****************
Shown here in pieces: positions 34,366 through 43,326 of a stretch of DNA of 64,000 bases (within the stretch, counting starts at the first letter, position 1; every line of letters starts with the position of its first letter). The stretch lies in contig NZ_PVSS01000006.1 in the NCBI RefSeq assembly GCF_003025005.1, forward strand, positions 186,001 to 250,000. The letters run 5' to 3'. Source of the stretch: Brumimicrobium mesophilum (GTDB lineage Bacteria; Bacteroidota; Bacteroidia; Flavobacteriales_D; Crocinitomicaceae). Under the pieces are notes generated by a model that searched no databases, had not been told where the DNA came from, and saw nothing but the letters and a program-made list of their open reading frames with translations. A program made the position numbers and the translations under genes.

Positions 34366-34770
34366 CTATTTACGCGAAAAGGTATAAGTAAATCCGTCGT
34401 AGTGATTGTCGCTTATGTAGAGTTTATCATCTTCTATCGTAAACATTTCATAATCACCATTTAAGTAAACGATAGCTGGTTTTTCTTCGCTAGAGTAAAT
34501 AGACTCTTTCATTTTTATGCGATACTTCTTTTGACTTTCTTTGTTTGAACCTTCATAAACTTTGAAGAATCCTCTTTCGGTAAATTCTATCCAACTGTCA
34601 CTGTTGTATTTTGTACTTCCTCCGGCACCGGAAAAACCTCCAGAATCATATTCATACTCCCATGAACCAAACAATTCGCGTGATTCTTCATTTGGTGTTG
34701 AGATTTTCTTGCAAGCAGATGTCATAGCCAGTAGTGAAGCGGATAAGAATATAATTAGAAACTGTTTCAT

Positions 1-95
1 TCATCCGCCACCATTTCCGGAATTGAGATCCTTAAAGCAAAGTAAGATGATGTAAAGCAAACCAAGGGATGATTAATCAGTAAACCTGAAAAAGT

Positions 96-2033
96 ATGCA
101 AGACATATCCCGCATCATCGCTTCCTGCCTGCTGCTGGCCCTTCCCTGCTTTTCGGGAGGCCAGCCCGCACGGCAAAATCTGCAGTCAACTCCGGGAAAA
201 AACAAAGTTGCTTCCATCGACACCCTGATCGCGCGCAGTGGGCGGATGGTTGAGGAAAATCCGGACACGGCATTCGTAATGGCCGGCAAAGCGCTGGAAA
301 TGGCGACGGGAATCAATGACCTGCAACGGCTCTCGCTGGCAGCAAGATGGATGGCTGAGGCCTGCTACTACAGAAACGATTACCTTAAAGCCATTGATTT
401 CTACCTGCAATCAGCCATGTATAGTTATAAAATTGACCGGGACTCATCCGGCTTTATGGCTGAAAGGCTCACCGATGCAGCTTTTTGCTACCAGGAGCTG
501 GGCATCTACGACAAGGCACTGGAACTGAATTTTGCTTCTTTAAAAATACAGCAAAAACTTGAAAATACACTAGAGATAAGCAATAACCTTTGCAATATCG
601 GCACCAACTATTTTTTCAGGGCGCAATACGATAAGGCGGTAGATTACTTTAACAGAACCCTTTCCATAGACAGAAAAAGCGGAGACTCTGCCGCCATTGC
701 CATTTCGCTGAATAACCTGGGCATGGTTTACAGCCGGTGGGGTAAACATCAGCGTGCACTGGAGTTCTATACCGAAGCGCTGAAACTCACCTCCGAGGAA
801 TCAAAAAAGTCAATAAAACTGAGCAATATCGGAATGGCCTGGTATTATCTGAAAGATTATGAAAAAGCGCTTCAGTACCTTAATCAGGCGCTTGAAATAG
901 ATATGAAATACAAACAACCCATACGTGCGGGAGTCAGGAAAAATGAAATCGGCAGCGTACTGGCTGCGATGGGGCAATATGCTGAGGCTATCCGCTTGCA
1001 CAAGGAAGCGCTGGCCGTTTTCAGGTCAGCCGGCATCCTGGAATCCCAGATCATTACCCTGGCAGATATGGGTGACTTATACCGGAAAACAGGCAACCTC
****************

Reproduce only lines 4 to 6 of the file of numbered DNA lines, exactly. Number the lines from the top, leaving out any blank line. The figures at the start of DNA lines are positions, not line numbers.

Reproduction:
34401 AGTGATTGTCGCTTATGTAGAGTTTATCATCTTCTATCGTAAACATTTCATAATCACCATTTAAGTAAACGATAGCTGGTTTTTCTTCGCTAGAGTAAAT
34501 AGACTCTTTCATTTTTATGCGATACTTCTTTTGACTTTCTTTGTTTGAACCTTCATAAACTTTGAAGAATCCTCTTTCGGTAAATTCTATCCAACTGTCA
34601 CTGTTGTATTTTGTACTTCCTCCGGCACCGGAAAAACCTCCAGAATCATATTCATACTCCCATGAACCAAACAATTCGCGTGATTCTTCATTTGGTGTTG